What this is telling you -- screaming at you -- is that there's very little reason to select a quarterback in the first two-and-a-half rounds of drafts. You shouldn't be thinking about a passer until, at the earliest, the middle of Round 3. Even then, it's probably too early.
A Questionable Projection
"With everyone opting to go with a late-round quarterback strategy, doesn't that make early-round quarterbacks a little bit more valuable?"
In theory, yes. If everyone's waiting on a quarterback, that would mean a player like Jackson would slip past where he's typically being selected, making him more of a value.
Timing your early-round quarterback selection is key, though. And it's something that often goes overlooked in these discussions.
When you take your quarterback early, you better hope other teams follow suit. Otherwise, with each passing round, your pick becomes less and less valuable.
Let's say you get Lamar Jackson at the start of the third round, right where fantasy analysts are ranking him. Patrick Mahomes, you'd think, would get picked up soon after. But he doesn't. Teams keep passing on Mahomes, and it gets to be Round 8. Finally, someone snags him rather than grabbing their fifth wide receiver.
The team getting Mahomes clearly extracted a lot of value with their pick. And you, the person who selected Jackson, ended up getting owned. Considering how the rest of the draft room felt about the quarterback position, you likely would've been able to wait longer to get Lamar Jackson. Even if you missed on Jackson, getting Mahomes that late would've still been the better pick.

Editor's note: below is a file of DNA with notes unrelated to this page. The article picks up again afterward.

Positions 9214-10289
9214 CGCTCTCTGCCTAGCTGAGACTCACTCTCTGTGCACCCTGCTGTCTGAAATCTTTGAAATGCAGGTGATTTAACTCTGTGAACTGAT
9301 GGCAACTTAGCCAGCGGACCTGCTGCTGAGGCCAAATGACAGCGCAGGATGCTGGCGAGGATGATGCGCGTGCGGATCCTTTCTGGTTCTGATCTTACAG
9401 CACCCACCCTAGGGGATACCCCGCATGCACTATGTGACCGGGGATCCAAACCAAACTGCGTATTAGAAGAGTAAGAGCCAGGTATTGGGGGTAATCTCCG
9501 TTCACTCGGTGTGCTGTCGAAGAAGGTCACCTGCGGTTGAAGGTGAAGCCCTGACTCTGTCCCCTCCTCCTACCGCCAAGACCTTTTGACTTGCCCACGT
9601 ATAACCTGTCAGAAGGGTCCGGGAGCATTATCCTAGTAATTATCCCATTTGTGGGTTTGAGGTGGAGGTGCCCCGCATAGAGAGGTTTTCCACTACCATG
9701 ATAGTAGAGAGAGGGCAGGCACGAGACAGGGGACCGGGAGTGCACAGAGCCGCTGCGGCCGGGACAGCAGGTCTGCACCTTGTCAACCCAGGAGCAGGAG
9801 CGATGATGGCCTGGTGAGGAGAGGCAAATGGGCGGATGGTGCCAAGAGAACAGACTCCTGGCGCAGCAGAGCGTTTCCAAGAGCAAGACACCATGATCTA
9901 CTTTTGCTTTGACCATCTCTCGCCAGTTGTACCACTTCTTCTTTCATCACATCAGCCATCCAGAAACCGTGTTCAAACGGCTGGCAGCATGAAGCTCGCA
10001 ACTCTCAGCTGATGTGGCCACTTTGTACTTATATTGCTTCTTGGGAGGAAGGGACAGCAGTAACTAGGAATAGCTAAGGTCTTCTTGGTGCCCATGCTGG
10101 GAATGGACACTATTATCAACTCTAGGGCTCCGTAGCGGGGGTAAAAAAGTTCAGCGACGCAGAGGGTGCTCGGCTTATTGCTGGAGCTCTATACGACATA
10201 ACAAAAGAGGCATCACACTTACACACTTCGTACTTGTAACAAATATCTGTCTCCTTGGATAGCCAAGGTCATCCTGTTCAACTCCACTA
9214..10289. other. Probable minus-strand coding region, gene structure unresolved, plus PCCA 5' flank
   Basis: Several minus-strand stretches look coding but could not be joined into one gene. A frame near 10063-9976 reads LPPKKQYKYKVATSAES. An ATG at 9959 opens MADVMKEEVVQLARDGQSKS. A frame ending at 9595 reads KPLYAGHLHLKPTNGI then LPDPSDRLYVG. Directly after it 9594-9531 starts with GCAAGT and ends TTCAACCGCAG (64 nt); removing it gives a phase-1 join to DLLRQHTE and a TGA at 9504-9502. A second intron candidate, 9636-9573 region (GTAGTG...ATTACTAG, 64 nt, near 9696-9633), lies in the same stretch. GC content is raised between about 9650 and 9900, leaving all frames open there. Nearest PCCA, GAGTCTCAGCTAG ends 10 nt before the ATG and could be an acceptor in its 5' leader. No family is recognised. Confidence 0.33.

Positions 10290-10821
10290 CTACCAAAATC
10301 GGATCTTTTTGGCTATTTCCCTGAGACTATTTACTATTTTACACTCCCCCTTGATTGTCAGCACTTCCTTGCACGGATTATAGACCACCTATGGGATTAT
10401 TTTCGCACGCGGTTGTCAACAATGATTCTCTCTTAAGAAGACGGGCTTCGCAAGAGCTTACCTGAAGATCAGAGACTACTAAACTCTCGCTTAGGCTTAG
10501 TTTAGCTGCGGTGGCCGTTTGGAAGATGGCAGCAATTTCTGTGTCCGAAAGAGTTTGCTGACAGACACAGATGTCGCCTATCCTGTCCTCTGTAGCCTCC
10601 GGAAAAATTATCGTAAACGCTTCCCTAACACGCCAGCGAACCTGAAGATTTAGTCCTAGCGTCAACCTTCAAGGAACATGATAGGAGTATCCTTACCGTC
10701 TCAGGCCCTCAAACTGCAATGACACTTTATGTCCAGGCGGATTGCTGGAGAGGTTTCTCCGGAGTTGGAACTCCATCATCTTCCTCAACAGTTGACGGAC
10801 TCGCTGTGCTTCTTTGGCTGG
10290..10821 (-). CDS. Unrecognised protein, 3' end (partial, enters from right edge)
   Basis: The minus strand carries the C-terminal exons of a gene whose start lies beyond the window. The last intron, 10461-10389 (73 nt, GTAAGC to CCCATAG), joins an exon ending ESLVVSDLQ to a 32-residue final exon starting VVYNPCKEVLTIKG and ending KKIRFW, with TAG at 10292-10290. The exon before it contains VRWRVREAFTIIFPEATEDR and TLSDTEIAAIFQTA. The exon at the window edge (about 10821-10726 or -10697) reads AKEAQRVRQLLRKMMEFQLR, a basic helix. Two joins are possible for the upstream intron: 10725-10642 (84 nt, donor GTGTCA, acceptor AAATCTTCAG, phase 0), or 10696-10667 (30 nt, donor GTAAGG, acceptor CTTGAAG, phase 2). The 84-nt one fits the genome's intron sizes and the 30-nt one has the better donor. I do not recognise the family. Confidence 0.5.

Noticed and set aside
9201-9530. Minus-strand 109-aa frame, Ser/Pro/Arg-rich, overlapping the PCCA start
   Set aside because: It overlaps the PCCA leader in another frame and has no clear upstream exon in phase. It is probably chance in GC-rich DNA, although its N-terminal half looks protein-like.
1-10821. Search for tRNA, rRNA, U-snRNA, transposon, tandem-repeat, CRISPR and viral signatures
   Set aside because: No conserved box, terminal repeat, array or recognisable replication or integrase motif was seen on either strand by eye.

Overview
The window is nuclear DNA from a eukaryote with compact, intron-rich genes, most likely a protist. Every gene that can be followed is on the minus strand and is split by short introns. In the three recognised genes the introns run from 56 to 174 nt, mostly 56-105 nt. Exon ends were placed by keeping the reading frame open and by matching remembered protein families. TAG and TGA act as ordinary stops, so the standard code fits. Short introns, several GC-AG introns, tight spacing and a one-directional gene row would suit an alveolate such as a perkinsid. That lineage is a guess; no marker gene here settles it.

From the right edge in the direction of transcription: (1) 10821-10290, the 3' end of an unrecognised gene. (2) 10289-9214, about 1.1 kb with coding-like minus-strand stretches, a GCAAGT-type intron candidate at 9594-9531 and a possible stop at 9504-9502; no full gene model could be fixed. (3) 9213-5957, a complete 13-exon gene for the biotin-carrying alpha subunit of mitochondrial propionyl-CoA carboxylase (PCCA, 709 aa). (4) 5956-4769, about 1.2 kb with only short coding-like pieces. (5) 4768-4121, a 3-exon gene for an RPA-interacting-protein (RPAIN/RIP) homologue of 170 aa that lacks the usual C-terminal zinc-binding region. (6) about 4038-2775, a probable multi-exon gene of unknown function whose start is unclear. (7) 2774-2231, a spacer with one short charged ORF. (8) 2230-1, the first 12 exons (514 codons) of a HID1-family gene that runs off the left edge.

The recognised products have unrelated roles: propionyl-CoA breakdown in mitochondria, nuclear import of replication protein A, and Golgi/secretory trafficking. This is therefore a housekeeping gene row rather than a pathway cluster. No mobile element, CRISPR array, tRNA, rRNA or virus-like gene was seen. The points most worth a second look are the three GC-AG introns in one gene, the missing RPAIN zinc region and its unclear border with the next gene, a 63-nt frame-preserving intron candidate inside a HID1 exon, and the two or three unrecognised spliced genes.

Yes, I just described a "draft run" in a convoluted way. No, I don't regret it.
The main reason to bring this up sort of relates back to the scoring variance point from earlier. How big of an edge is Jackson giving you? Is it enough to potentially lose an advantage if and when the rest of your leaguemates go with a late-round quarterback approach?
Today, my projections have Lamar Jackson as this year's top fantasy football quarterback.
|Player||Pass Yards||Pass TDs||Rush Yards||Rush TDs||INT||Fantasy Points|
But not by much.
|Player||Pass Yards||Passing TDs||Rush Yards||Rush TDs||INT||Fantasy Points|
That doesn't make drafting Lamar Jackson early a must.
An Unchanged Strategy
Lamar Jackson shouldn't force us to take a quarterback in the first three rounds of fantasy drafts. The opportunity cost in doing so is high. He's likely to regress. There are handfuls of usable quarterbacks late in drafts. And if you're the first team to take a quarterback, you run the risk of openly overvaluing the position more than your leaguemates.
In the middle of the fourth round when opportunity cost drops? Sure, fire away.
You know, the truth is, the question about the late-round quarterback strategy in fantasy football this year shouldn't really revolve around Lamar Jackson. It shouldn't be about whether or not you're willing to take Jackson in the top-25 or the top-30.
Instead, our focus should be on the fact that the fantasy football world has gotten smarter.
In the past, a season like Ryan Tannehill's 2019 would've almost assuredly catapulted his cost the following year into the top-10 at the quarterback position. Yet, today -- the following year -- he's being drafted as a mid-range QB2.
Historically, fantasy managers didn't put a premium on quarterback rushing production. They ignored what's been dubbed The Konami Code of fantasy football. We don't see that anymore. The consensus top-seven quarterbacks this year are all players who bring extra juice with their legs.
So, no, Lamar Jackson isn't what could break the idea of drafting quarterbacks late in fantasy football.
As the fantasy football world gets sharper, the late-round quarterback strategy may slowly morph into the middle-round quarterback strategy.